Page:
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Revisiting the Golden Record’s Space in Human (and Non-Human) History

Forget talking with aliens. Instead, they might respond to a playlist. This was the logic in the late ’70s.

For this Throwback Thursday, join me in revisiting an actual musical playlist that was blasted into space a few decades ago with the sincere hope of being found by and listened to by, yes, aliens.

A couple of years ago, I made an investment on Kickstarter to receive a replica reproduction of the Golden Record. Reproduced and organized by Ozma Records, this was an opportunity that was too good to pass up. Listening to the eclectic soundtrack — songs and sounds of nature, like rain — it is truly unique to living on Earth.

Of course, there are plenty of additions that could and should be added from 40 years ago. More popular songs plus a few blockbuster, culture-altering movies, as well as classic TV shows, would be added for the Golden Record: Part II.

One of these new film additions would have to be ‘Independence Day.’

Extending Our Brief History in Time

“If humanity is to continue another million years, our future lies in boldly going where no one else has gone before,” Hawking said, BBC reported.

Stephen Hawking continued his remarks.

“To leave Earth demands a concerted global approach, everyone should join in,” he said. “We need to rekindle the excitement of the early days of space travel in the sixties.”

He added one more thing.

“It is time to explore other solar systems. Spreading out may be the only thing that saves us from ourselves. I am convinced that humans need to leave Earth.”

You have our attention, Mr. Hawking.

The famed scientist made this bold delcaration at a recent arts and science festival known as Starmus. This event took place in Norway. Whether or not people or nations rush to join this intergalactic effort (aside from Dubai and the United Arab Emirates, what countries can afford this challenge right now?), the premise of rededicating ourselves to exploring the unknown of outer space is an exciting point to make in remembering America’s historically inspiring recent past. There are countless policies, specifically concerning the economy, entitlement reform and foreign policy/defense, that need to be crafted and enacted. Absolutely. Having said that, exploring space should jump back to being a national priority.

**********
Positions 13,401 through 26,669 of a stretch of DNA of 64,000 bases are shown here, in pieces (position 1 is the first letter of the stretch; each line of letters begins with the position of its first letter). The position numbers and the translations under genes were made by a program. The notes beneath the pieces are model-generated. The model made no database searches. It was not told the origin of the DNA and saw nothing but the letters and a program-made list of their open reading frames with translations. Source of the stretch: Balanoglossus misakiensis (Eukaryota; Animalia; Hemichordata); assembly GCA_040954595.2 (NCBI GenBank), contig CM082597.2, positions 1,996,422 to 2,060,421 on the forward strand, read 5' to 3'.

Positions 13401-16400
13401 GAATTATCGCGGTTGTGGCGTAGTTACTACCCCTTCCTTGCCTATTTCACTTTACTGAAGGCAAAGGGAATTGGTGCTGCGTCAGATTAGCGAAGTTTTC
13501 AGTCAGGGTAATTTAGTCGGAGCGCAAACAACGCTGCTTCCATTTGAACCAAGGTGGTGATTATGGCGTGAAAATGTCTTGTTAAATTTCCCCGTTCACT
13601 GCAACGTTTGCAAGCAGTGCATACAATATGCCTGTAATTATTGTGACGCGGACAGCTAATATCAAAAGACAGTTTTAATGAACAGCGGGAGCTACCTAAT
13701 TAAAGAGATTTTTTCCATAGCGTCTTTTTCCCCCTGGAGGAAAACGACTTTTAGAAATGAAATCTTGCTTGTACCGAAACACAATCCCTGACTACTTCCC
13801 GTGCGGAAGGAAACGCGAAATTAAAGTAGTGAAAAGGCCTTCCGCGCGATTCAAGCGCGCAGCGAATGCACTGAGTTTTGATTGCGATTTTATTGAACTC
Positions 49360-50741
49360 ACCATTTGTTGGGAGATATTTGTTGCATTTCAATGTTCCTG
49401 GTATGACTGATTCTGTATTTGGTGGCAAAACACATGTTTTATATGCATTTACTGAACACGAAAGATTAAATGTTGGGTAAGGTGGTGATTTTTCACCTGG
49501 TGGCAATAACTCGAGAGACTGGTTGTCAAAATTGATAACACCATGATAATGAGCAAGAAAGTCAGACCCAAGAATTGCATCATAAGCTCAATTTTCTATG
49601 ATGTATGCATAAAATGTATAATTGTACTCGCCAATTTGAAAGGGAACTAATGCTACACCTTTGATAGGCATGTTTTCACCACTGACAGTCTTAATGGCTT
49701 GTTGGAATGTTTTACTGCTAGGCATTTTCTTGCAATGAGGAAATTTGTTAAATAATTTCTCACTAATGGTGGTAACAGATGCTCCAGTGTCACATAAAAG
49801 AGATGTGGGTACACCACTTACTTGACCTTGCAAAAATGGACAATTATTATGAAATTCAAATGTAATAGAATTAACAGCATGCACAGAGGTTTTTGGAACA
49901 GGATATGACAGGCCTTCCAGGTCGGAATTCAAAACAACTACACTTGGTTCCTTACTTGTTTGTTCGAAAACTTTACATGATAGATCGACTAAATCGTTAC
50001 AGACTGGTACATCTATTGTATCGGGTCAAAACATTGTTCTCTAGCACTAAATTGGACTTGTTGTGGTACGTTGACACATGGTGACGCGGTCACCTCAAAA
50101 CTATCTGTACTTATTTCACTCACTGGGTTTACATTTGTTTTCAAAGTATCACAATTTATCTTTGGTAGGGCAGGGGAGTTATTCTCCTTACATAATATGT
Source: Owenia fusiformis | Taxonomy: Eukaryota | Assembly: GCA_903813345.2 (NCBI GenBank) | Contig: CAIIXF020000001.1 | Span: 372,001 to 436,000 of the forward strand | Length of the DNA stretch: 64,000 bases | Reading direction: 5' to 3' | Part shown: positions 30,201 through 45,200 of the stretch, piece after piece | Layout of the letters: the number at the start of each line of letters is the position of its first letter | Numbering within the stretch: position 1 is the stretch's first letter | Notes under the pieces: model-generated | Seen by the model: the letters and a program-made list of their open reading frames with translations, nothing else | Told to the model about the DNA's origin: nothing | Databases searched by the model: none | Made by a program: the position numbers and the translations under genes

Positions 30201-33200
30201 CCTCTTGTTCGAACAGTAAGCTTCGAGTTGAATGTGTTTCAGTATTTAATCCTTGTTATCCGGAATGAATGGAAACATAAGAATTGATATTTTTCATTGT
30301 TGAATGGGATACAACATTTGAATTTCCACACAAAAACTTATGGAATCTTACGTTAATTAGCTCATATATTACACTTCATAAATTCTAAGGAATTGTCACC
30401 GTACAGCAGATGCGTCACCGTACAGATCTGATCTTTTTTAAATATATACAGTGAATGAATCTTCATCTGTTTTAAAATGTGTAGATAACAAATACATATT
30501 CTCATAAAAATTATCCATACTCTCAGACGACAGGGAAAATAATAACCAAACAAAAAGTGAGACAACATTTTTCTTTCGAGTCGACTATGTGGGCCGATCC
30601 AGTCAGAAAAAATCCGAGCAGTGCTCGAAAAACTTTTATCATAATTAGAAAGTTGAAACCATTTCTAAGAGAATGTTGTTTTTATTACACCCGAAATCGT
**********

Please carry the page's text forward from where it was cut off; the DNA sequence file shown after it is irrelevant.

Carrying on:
Instantly after reading Mr. Hawking’s eye-opening remarks, a specific film came to mind.

Christopher Nolan’s movies are always an experience and about something more than just the initial story and characters. And it seems that one of the leaders of the scientific community had more to say (knowingly or unknowingly) about the seemingly prescient cinematic event of 2014.

That cinematic event being Interstellar.

The Lesson: Watch more movies.

The Addicitive Pull of “Gravity”

“Gravity” has been universally hyped (true story) for its spectacular imagery, filmography, acting and overall story.

Fortunately, October 4th has arrived and it’s now our turn to enter the local movie theater to sit down and prepare for what has been anticipated as a literal “edge of your seat” adventure.

Do seats come with tethers?

The story takes place in Space and the word to best describe its aura would not be epic, but grand. The depth of Space is infinite and unknown. This dynamic alone opens the curious mind to a myriad of unthinkable possibilities and cognitive wonderment.

For those of us who have seen the footage of astronauts in Space, there are undeniable elements of fragility, vulnerability and pure amazement. And it’s these restrictions and once-in-a-lifetime opportunities that simultaneously attract and terrify us when watching the trailers and television spots for the star-studded journey featuring Sandra Bullock and George Clooney.

Just from the trailers alone, director Alfonso Cuarón’s “Gravity” has captured our imaginations and sped up many heart beats.  That doesn’t happen with every movie.

The following song is not part of the official soundtrack for “Gravity,” but it was used as music for an emotional trailer of “Zero Dark Thirty.” It is currently featured in the “What Amazing Looks and Sounds Like” section. However, this music fits with this major motion picture too, with its perfectly aligned notes of hope, haunting panic and something that feels bigger than us…

It sounds like something mysterious and grand is about to occur.

The time has come for us to hold onto our seats and experience what “Gravity” really feels like.